As a breezy, spring day warms Melbourne’s Federation Square, several seagulls swoop to investigate food scraps, discarded on the sandstone steps. A young woman jumps sideways, like a child leaping between stepping-stones, avoiding the harebrained path of the gulls.
Accompanying her is a young man who is tan and blonde dressed in blue shorts and a stripy t-shirt. He seems like an ordinary teenager – jovial, fit and playful. But on second glance, his stock-standard cropped hairdo and the bulging biceps that extend from his t-shirt, reveal that Brenton Rees is in fact one of Geelong’s most promising football talents. It is this great potential along with his success over the last two years that resulted in his debut for Geelong’s VFL football team earlier this year.
From the small town of Sale, in Gippsland, Brenton possesses many of those country traits that are highly valued in society – he is quite clearly down-to-earth, hard working and family-orientated. He speaks fondly of his parents; his mum who he is in contact with everyday (“she’s always sending me massive messages,” he laughs) and his dad, who took him to frequent football games at the MCG when he was a child. It is clear that Brenton largely attributes his passion for football to his football-loving father.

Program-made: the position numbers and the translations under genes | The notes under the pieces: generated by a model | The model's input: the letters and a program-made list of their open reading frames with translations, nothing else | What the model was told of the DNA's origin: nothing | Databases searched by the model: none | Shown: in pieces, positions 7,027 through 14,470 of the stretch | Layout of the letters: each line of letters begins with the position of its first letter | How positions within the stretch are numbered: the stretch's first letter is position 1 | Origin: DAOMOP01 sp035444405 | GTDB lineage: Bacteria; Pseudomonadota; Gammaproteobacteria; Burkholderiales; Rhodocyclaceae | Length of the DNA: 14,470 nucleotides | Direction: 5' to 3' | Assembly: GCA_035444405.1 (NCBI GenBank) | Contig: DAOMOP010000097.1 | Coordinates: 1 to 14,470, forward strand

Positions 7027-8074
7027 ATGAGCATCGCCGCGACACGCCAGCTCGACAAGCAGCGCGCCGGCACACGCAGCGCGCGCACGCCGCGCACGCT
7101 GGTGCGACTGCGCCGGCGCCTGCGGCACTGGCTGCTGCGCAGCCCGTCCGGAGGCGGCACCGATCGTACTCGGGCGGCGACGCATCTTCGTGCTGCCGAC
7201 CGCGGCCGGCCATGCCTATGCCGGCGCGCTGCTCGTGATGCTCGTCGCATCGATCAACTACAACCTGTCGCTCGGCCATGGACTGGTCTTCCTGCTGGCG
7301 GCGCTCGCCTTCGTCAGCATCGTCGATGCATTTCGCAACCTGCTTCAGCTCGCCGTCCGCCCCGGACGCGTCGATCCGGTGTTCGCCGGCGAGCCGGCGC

After playing junior football at his local country clubs, Brenton was selected to train with Gippsland Power Football Club, part of the under 18s, TAC Cup competition.
Gippsland Power, or “Power” as it is affectionately dubbed locally, boasts AFL alumni such as Dale Thomas, Scott Pendlebury, Leigh Brown and Brendan Goddard. Success stories such at these, contribute to Power’s reputation as a quality grounding for ambitious country footballers.
Geelong VFL and Academy manager, Troy Selwood, says country football clubs such as Gippsland Power provide a quality experience for young footballers with big dreams.
Selwood says, “Development pathways such as Gippsland’s are a great launching pad into successful senior careers.”
Brenton agrees. He says seeing ex-Power players in the AFL is very inspirational, showing that with enough talent and hard work, country footballers can make it in the big leagues.
“Seeing people from Sale and Gippsland that have made it to the top level, it shows that you can do it as well. It’s pretty motivational.”
After playing two years of football with Power, Brenton finished year 12 and moved to Geelong to study exercise and sport science at Deakin University.
Speaking to Brenton he seems like a regular teenager, particularly by the number of times he uses colloquial teenage language such as “like” and “yeah.” Though he has had limited experience of the media so far, he remains eloquent and wise when questioned about balancing university with social, sport and family commitments.
“You’ve just got to try and find that right balance between training, having a social life and study obviously.”
Brenton has obviously managed to find that balance, evident in his strong relationships, his commitment to his studies and his success on the football field. On first moving to Geelong in 2014, Brenton played with St Josephs Football and Netball Club, a team in the Geelong Football League, where his football skills led him to win the league Rookie of the Year Award.